Results: Among 328 (74.9%) subjects who completed the interview, 197 (60.1%) participants were willing to pay something for the cataract surgery (mean, 902.9 ± 856.7 renminbi[RMB], [US$ 145 ± 137]; median, 500RMB, US$ 78). Individuals with presenting visual acuity (PVA) in the worse eye ≤6/60 (OR: 2.1, 95% CI: 1.3-3.2) and a high annual household incomes (OR: 2.0, 95% CI: 0.9-4.6) were likely to be willing to pay for the surgery, as revealed in the regression models. Willingness to pay any amount for cataract surgery was more likely among literate persons (OR: 1.5, 95% CI: 1.0-2.4) and persons with non-agricultural occupation (OR: 1.8, 95% CI: 1.0-3.2).

Conclusions: The amount that subjects were willing to pay is significantly less than the current cost of cataract surgery (5000 RMB, US$320) in the area. Providing low-cost cataract surgery to patients in a financially sustainable manner is important to increase uptake of cataract surgery among rural residents in Northwest China.
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http://dx.doi.org/10.1080/09286586.2020.1812089DOI Listing
June 2021

Impact of the Support, Educate, Empower Personalized Glaucoma Coaching Program Pilot Study on Eye Drop Instillation Technique and Self-Efficacy.

Ophthalmol Glaucoma 2021 Jan-Feb;4(1):42-50. Epub 2020 Aug 8.

Department of Ophthalmology and Visual Sciences, University of Michigan Medical School, Ann Arbor, Michigan. Electronic address:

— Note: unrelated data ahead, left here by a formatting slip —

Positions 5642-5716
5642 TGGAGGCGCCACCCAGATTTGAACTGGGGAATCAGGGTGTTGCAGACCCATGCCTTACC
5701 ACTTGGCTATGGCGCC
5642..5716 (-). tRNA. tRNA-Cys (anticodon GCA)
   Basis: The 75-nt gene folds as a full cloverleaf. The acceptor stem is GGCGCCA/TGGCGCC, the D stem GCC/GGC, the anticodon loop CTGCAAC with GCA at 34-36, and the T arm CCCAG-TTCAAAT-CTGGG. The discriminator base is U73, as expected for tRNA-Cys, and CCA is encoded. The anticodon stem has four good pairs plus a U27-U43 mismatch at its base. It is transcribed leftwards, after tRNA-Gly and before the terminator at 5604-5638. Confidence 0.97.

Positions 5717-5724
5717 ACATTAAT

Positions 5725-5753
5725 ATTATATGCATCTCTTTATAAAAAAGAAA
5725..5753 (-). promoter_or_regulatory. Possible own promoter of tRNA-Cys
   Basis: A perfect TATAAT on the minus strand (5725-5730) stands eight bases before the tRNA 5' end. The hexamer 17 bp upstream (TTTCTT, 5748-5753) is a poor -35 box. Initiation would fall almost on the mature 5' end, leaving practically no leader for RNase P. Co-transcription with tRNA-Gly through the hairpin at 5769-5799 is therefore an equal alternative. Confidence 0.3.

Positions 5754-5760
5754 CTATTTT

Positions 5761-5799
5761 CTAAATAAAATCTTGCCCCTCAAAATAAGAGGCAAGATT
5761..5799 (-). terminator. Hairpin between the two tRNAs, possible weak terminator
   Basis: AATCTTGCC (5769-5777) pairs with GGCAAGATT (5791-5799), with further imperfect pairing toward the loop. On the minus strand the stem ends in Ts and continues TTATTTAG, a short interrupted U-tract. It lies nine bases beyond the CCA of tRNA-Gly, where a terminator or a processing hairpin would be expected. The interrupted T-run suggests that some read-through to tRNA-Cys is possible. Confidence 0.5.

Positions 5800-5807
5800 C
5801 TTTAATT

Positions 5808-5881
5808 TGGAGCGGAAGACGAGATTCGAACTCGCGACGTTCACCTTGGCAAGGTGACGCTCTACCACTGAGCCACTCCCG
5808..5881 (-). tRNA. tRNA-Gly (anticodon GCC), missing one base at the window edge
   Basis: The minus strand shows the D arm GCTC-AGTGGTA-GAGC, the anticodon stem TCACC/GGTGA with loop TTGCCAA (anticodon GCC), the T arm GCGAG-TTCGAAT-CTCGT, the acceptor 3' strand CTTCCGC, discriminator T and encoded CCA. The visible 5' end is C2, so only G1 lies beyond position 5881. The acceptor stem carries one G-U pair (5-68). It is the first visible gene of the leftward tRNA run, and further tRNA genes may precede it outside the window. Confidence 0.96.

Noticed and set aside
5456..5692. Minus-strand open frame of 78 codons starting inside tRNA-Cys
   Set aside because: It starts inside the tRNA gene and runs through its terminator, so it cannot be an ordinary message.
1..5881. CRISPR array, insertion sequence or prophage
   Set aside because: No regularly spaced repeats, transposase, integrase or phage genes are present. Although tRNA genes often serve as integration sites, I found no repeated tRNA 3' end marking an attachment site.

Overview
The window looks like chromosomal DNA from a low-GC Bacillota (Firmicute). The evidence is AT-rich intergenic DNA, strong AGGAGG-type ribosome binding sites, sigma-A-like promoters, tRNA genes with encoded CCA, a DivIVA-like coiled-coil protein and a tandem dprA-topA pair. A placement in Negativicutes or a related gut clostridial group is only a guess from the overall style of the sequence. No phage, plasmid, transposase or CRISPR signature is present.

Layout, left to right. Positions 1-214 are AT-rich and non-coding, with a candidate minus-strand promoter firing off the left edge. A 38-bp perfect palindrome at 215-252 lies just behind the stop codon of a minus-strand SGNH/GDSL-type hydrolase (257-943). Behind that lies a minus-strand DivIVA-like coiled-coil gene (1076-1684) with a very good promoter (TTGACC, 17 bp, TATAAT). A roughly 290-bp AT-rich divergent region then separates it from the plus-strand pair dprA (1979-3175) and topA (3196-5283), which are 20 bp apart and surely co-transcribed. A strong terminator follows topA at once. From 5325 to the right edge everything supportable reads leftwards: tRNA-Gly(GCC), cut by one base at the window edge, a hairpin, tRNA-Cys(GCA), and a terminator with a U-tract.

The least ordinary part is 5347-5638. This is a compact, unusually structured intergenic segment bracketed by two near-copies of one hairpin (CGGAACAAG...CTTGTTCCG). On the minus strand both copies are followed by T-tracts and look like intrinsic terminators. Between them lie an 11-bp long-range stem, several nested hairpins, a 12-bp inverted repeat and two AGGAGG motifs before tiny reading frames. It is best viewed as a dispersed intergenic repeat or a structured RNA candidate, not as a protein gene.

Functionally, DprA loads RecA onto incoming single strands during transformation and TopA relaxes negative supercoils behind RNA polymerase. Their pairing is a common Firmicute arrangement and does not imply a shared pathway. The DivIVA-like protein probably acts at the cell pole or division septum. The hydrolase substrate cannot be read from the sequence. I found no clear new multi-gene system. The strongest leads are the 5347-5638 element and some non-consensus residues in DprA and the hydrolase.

Purpose: To assess the Support, Educate, Empower (SEE) personalized glaucoma coaching program impact on (1) eye drop instillation technique and (2) eye drop instillation self-efficacy.

Design: Prospective pre-post pilot study.

Participants: Patients with a diagnosis of glaucoma or ocular hypertension taking ≥1 glaucoma medication, ≥40 years old, spoke English, self-administered their eye drops, and ≤80% adherent to their glaucoma medication by electronic monitoring.

Methods: Eye drop administration was video recorded before the first SEE in-person coaching session, which included teaching eye drop instillation techniques using a motivational interviewing-based approach. At the third and final in-person counseling session 6 months later, eye drop administration was video recorded. Participants' self-efficacy was assessed using the validated Eye Drop Technique Self-Efficacy Scale (EDTSES) survey at baseline and 1 month after completion of the program. Before and after intervention videos were assessed by an observer masked to time point. Before versus after intervention comparisons were made using McNemar's and paired t tests.